Laparoscopic gastric bypass and sleeve gastrectomy in obese patients improves pulmonary hypertension in the short term, according to the findings of a recent study published in the journal Surgical Endoscopy.
Case reports have suggested that bariatric surgery improves pulmonary hypertension (PH). To evaluate this assumption, in the study entitled “Improvement in severe pulmonary hypertension in obese patients after laparoscopic gastric bypass or sleeve gastrectomy,” Denise Gee from Department of Surgery, Massachusetts General Hospital in Boston, Massachusetts, and colleagues conducted a retrospective, case-control investigation to assess the efficacy and safety of bariatric surgery in patients with obesity severe PH.
Researchers identified 10 patients with PH who had undergone either LSG or laparoscopic Roux-en-Y gastric bypass (LRYGB) between 2008 and 2013. A comparison cohort was identified of patients with PH and morbid obesity that did not undergo bariatric surgery (n = 10).
At baseline, these two groups were comparable in mean BMI, proportion on supplemental home oxygen therapy, and number on diuretic medication. However, the control group was significantly older, and there was a non-significant trend toward more control patients requiring advanced vasodilatory therapy at baseline.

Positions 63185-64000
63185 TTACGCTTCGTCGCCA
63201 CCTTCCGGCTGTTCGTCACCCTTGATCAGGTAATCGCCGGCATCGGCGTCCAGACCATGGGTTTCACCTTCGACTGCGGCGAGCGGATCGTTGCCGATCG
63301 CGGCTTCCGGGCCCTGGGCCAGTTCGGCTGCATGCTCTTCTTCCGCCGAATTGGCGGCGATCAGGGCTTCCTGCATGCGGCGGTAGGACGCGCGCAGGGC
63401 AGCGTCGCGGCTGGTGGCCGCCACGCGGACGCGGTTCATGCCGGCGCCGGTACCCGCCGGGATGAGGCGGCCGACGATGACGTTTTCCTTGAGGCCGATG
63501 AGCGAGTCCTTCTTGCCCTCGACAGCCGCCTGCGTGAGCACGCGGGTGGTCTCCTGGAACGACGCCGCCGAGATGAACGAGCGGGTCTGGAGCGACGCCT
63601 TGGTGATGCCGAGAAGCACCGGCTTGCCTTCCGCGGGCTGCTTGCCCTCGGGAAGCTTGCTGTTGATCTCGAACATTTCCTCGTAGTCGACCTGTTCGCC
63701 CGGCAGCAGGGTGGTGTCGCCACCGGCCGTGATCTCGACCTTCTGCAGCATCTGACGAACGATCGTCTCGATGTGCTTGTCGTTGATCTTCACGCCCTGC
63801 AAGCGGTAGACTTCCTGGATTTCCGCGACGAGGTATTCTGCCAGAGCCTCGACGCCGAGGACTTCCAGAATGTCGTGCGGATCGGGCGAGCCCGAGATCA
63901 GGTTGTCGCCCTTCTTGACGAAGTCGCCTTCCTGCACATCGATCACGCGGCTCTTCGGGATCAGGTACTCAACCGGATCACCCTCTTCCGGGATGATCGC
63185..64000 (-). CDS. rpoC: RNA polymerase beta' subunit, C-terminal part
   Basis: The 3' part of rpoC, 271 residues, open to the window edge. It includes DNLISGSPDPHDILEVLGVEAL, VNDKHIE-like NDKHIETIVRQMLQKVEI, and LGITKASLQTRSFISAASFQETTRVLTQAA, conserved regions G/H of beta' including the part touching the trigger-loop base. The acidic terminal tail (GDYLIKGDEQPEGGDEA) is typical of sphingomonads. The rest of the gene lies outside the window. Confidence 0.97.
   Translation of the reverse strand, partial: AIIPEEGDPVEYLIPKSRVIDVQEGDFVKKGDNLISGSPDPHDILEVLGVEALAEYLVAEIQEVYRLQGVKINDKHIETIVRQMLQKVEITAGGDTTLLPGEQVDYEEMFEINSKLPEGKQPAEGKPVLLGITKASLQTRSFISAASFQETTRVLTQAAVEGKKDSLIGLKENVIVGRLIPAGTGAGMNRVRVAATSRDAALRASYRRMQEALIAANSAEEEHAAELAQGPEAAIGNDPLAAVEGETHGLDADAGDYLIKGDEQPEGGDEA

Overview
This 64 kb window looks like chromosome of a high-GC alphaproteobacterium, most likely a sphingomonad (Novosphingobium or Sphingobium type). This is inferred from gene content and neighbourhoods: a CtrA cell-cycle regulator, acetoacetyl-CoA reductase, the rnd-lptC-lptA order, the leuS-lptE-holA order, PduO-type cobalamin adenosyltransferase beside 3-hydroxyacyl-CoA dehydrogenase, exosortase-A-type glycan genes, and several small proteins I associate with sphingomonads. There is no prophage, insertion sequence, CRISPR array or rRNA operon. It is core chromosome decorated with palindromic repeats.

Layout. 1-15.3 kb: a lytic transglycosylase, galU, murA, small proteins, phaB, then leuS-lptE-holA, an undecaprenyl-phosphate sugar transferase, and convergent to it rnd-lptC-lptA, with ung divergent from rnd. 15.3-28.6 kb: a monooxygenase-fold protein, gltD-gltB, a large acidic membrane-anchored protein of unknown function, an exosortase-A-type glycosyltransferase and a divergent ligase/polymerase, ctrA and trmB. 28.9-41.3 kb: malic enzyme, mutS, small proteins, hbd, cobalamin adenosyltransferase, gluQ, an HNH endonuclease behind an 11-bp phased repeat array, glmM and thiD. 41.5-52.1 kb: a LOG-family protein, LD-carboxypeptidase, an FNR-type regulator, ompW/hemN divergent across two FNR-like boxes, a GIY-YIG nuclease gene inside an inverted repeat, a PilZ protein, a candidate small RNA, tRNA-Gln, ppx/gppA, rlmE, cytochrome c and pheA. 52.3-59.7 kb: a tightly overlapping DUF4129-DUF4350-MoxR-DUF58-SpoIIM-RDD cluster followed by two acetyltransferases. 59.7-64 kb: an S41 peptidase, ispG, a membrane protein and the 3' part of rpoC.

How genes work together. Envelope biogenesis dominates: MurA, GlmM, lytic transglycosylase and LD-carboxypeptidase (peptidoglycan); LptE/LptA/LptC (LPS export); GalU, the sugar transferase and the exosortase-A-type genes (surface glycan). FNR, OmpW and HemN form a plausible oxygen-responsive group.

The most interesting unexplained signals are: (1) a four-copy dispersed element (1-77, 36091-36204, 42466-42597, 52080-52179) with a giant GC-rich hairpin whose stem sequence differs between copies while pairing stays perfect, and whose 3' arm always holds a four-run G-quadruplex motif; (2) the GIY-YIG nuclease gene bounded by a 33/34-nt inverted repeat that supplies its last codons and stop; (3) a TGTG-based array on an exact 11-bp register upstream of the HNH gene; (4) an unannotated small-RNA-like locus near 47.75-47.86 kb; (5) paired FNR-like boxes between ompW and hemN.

Results revealed that more patients who undertook bariatric surgery had pulmonary arterial pressure improvements, reduced or discontinued pulmonary vasodilatory therapy, and decreased diuretic necessities compared to the control group. After surgery, 75% of patients formerly on home oxygen discontinued therapy. Oxygen needs increased in 50% for the control group.
Excess body weight loss was superior in the surgical group. Although seven complications in five patients occurred in the first year post surgery, there were no deaths. The average inpatient length of stay was five days.
Based on the results, the researchers noted: “This study provides evidence that LSG or gastric bypass can favorably impact the clinical course of PH in the obese patient. In a specialized center, cardiopulmonary complications were infrequent, yet overall postoperative morbidity remained high in this medically complex patient population. Prospective, larger-scale studies will be required to understand the magnitude and durability of bariatric surgery as a treatment for PH and to define optimal selection criteria for surgical candidates in this high-risk patient population.”